FQC's eldest son, Salahuddin, was married to Farhat Quader Chowdhury. Farhat is the daughter of Alamgir Mohammad Adel (brother of Jahangir Mohammad Adel) and Laili Chowdhury (daughter of Lal Mia and niece of Mohan Mia, zamindars of Faridpur). Salahuddin and Farhat's son, Hummam, is married to the granddaughter of industrialist A.K Khan. FQC's second son, Saifuddin, is married to the paternal granddaughter of Muslim League leader Abul Hashim. Marxist-Leninist theorist Badruddin Umar is Saifuddin's uncle-in-law. FQC's third son, Giasuddin, is married to the daughter of former Cabinet Secretary of Bangladesh and language movement activist Mujibul Huq. FQC's daughter, Hasina, is married to the younger brother of former BNP minister Mizanur Rahman Sinha.

His brother, AKM Fazlul Kabir Chowdhury, was the leader of the opposition in the East Pakistan Legislative Assembly. His son, Advocate ABM Fazle Rashid Chowdhury was married to former member of parliament and Jatiya Party presidium member Professor Masuda M Rashid Chowdhury. His other son, A.B.M. Fazle Karim Chowdhury, is an Awami League politician and the current member of parliament for Raozan upazila.

FQC's sister was married to industrialist Hedayat Hossain Chowdhury, founder of Karnaphuli Group and HRC Group. His son, Saber Hossain Chowdhury, is an Awami League politician and the current member of parliament for Dhaka-9.

FQC's second-cousin was Awami League politician A. B. M. Mohiuddin Chowdhury, a former mayor of Chittagong. Mohiuddin's paternal grandfather, Munawer Ali Chowdhury, was the elder brother of FQC's paternal grandfather Iqbal Ali Chowdhury.

His wife's elder sister, Syeda Roqeya Akhtar, was married to former finance minister Murtaza Raza Choudhry, zamindar of Monakosha. Their son, Mainur Reza Chowdhury, was the 12th Chief Justice of Bangladesh. FQC's other sister-in-law was Syeda Fatina Rahman, wife of Muslim League leader Fazlur Rahman. Their son, Salman F Rahman, is the vice-chairman of Beximco Group and an advisor to Prime Minister Sheikh Hasina.[5]

Arrest and death[edit]

In 1973, after the independence of Bangladesh (former East Pakistan), he was jailed in Bangladesh for war crimes as collaborator of Pakistan Army during 1971. He died in Dhaka Central Jail on 17 July 1973.[6]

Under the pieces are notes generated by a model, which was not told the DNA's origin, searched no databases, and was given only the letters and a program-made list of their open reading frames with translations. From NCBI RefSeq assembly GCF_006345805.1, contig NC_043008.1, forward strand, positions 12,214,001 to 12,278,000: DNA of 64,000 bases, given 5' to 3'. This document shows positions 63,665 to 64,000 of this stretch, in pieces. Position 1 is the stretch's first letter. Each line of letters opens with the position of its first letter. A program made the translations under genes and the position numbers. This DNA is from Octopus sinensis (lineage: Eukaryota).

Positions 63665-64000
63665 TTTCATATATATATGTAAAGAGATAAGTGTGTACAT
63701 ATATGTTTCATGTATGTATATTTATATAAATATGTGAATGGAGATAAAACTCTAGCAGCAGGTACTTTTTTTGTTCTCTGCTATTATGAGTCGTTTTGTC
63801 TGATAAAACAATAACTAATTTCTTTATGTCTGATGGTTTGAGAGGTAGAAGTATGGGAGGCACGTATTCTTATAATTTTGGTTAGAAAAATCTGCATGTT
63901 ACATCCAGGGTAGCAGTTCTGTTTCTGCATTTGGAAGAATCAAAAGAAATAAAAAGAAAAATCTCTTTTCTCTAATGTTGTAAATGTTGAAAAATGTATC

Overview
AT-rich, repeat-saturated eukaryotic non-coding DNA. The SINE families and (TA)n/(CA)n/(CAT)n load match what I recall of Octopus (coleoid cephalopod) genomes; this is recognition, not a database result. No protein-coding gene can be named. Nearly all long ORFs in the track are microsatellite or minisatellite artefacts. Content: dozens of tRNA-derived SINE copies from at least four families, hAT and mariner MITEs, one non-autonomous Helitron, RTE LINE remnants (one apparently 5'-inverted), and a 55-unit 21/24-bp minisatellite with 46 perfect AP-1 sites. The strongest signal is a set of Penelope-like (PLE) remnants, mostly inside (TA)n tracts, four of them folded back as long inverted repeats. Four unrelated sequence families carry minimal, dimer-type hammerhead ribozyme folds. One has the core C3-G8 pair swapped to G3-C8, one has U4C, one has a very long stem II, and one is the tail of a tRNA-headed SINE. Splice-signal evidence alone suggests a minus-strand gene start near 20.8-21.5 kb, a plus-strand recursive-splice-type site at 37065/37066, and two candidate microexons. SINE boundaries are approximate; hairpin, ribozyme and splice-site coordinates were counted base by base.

Chaudhury's elder son Salahuddin Quader Chowdhury was a politician. He was elected member of the Bangladeshi Parliament six times. In October 2015, Supreme Court of Bangladesh upheld the death sentence awarded by international crime tribunal for the alleged crime committed by Salahuddin Quader Chowdhury during the Liberation war of Bangladesh in 1971. The death sentence was executed on early hours of 22 November 2015 inside Dhaka Central Jail.[7]


  1. ^ a b c Muazzam Hussain Khan (2012). "Chaudhury, Fazlul Quader". In Sirajul Islam; Miah, Sajahan; Khanam, Mahfuza; Ahmed, Sabbir (eds.). Banglapedia: the National Encyclopedia of Bangladesh (Online ed.). Dhaka, Bangladesh: Banglapedia Trust, Asiatic Society of Bangladesh. ISBN 984-32-0576-6. OCLC 52727562. OL 30677644M. Retrieved 21 February 2024.
  2. ^ Mukhopadhay, Keshob. "An interview with prof. Ahmed sharif". News from Bangladesh. Daily News Monitoring Service. Archived from the original on 4 February 2015. Retrieved 18 February 2015.
  3. ^ Azim, Fayezul. "University of Chittagong". Banglapedia. Bangladesh Asiatic Society. Retrieved 8 March 2015.
  4. ^ "Fazlul Quader Chowdhury ::Life Sketch". Archived from the original on 29 July 2018.
  5. ^ "আত্মীয়তার বন্ধনে রাজনীতি-৪ by কাফি কামাল".
  6. ^ "Tread Warily To The Dream". The Telegraph. Calcutta, India. 6 February 2010.
  7. ^ "SQ Chy now booked for war crimes". The Daily Star. 20 December 2010. Retrieved 20 April 2011.
Political offices
Preceded by Speaker of the National Assembly
Succeeded by